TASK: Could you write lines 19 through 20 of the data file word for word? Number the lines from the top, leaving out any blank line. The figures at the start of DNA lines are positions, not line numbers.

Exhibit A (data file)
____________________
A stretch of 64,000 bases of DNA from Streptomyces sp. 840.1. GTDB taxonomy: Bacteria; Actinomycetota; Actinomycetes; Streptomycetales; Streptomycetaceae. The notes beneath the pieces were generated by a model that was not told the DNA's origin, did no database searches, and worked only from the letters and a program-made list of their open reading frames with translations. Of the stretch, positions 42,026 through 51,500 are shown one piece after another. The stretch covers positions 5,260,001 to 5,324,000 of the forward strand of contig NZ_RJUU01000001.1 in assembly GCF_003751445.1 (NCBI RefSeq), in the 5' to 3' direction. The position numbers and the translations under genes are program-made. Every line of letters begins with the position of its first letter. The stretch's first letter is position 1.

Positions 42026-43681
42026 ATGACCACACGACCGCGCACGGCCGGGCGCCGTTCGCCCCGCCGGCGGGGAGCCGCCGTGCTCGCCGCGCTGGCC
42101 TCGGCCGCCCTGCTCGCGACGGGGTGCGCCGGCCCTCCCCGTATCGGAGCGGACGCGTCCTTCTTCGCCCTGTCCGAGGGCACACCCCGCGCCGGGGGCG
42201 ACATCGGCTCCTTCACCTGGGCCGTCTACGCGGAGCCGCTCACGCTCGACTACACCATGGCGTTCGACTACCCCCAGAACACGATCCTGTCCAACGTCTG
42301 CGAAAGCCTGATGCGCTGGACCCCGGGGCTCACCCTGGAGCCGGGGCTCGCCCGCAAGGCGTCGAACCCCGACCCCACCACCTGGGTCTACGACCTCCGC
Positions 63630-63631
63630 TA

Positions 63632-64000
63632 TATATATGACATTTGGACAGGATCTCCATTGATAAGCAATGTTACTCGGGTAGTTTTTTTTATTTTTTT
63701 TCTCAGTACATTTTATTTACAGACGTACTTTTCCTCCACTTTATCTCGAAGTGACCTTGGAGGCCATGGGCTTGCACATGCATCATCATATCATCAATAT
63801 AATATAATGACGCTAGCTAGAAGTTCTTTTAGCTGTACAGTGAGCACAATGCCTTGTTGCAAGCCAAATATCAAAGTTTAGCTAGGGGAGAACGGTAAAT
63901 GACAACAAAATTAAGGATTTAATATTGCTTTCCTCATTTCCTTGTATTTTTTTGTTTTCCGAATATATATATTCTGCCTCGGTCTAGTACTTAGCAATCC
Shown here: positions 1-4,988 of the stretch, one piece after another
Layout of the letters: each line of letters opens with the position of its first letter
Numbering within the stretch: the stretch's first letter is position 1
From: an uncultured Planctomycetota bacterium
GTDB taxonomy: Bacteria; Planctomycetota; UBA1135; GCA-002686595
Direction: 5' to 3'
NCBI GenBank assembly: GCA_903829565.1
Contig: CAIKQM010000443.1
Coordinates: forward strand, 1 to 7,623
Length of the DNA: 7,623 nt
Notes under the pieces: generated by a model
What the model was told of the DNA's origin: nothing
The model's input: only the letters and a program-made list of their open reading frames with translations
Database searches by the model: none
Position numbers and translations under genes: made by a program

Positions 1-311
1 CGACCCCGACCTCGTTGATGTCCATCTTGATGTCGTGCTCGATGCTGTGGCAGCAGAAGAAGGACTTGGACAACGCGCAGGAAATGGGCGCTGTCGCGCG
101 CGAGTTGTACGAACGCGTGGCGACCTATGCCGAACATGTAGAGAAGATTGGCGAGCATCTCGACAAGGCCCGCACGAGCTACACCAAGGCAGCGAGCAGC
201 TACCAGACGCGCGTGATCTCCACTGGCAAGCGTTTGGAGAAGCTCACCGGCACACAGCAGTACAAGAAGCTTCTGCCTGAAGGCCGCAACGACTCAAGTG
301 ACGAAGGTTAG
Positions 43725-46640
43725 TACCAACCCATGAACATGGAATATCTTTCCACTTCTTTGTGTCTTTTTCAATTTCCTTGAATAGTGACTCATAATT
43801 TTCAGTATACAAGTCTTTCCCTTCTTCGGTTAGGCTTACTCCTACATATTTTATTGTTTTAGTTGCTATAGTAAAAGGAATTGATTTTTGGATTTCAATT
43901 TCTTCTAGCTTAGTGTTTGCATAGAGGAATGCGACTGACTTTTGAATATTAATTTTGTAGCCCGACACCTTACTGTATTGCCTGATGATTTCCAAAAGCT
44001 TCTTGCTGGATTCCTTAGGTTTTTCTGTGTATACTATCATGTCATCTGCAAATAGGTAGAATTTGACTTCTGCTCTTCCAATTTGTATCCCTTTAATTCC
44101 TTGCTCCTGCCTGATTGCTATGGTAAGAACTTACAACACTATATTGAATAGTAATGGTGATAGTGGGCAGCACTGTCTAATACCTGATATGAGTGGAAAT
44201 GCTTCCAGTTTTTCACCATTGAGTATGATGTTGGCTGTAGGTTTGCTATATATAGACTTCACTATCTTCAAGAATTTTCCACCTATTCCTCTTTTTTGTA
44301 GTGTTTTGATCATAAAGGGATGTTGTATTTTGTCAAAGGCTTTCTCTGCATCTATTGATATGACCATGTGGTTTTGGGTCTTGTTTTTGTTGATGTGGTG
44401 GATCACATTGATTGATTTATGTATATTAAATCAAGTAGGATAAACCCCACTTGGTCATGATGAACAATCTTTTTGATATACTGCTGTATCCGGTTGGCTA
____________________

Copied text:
Direction: 5' to 3'
NCBI GenBank assembly: GCA_903829565.1